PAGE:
Sound has a dramatic effect on our health and wellbeing. Why is this? Sound contains myriad ingredients, working together to form music, speech, and the rest of our everyday sonic landscape. The different sound ingredients are not treated uniformly by the brain. Pitches and timbres and timings are vulnerable to misperception in the brain and there are signatures of sound processing characteristic of different populations such as people with autism or with reading difficulty or people suffering from traumatic brain injury. The unique way each of us, whether healthy or hurting, reacts to sound is due to our unique “sound minds.”
Music is powerful because it is rich in all the ingredients of sound. The use of music in healing is now established and accepted in mainstream medicine. It has been pressed into service in the treatment of traumatic brain injury, for mitigating stress, and for restoring memory loss in dementia. Music can strengthen language skills in children with autism, language delays, or reading difficulties. Music is an effective therapy for movement disorders such as Parkinson’s disease and stroke. (After all, sound is movement, the vibrations of air.) Music can help people with difficulty breathing, swallowing, and speaking.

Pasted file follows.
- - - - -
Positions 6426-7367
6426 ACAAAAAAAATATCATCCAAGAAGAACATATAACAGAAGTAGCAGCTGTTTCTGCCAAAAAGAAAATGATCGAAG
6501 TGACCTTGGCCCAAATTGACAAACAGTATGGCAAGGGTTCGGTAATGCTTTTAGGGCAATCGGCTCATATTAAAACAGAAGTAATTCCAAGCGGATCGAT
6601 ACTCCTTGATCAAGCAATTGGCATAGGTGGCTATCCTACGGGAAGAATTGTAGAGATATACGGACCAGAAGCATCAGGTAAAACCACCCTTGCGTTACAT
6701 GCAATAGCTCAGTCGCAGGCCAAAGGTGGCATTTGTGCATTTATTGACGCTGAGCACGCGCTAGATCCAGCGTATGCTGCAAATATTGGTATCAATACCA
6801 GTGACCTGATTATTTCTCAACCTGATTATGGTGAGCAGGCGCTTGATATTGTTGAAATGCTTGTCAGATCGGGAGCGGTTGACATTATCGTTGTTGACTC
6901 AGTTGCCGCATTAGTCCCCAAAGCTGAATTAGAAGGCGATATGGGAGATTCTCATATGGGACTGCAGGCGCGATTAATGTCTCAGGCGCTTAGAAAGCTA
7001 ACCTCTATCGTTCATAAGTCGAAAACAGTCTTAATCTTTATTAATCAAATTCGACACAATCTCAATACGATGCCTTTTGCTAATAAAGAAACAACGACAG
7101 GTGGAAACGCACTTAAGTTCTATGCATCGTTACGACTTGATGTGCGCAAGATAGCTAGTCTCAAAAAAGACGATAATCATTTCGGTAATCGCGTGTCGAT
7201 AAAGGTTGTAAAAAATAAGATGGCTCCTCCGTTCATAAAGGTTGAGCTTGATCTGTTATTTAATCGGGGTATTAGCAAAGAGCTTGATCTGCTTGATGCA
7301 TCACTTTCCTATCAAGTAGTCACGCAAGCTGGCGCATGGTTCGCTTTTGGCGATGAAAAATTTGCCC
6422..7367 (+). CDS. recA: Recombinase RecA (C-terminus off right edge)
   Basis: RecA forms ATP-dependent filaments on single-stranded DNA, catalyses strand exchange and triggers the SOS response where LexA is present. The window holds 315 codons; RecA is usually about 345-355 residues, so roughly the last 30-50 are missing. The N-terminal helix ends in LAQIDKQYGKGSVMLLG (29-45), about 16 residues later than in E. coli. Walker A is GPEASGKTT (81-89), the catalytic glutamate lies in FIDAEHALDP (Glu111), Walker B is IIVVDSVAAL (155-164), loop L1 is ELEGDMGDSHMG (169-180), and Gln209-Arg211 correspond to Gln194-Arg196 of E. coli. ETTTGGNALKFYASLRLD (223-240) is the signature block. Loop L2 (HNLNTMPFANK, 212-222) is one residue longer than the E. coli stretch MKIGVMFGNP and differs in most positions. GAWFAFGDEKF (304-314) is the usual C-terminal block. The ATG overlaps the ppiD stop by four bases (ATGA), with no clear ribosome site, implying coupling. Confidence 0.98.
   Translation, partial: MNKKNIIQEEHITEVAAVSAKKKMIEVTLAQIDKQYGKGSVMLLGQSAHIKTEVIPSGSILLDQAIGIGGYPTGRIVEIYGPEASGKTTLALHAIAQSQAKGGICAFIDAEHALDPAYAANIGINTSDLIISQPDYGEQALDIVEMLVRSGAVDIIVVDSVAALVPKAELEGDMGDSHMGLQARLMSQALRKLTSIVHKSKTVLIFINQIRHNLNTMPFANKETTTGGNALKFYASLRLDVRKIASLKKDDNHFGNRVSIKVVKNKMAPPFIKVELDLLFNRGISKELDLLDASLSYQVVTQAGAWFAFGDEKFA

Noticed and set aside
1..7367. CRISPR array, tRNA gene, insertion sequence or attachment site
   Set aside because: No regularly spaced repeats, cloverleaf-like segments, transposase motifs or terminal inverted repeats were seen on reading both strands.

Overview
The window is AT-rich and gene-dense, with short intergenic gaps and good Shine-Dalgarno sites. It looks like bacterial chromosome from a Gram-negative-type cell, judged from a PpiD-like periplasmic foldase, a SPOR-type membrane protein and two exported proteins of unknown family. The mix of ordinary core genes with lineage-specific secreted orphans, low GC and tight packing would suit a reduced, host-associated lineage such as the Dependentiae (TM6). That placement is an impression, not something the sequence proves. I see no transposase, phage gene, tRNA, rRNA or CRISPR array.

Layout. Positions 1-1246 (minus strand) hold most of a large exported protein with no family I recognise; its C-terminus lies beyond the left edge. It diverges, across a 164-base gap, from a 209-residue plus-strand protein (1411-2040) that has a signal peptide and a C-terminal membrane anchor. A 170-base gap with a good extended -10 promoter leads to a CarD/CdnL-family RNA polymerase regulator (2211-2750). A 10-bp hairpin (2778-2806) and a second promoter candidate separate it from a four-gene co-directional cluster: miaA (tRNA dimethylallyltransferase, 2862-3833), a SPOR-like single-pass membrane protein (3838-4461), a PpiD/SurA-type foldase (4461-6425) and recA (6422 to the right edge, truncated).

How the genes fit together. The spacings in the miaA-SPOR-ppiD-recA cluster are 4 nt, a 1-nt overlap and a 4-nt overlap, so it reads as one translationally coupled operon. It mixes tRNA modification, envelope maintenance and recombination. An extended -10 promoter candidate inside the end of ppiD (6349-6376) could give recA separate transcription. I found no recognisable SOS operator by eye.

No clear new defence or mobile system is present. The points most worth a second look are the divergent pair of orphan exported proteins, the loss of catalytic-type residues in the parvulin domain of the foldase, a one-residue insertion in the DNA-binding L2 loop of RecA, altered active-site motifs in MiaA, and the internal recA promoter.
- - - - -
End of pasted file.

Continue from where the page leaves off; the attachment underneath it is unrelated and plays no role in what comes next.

The reason that music is effective in so many ways is that the sound mind is vast. It has privileged connections to the parts of the brain responsible for moving, thinking, sensing, and feeling. Through these connections, music is able to bring about healing.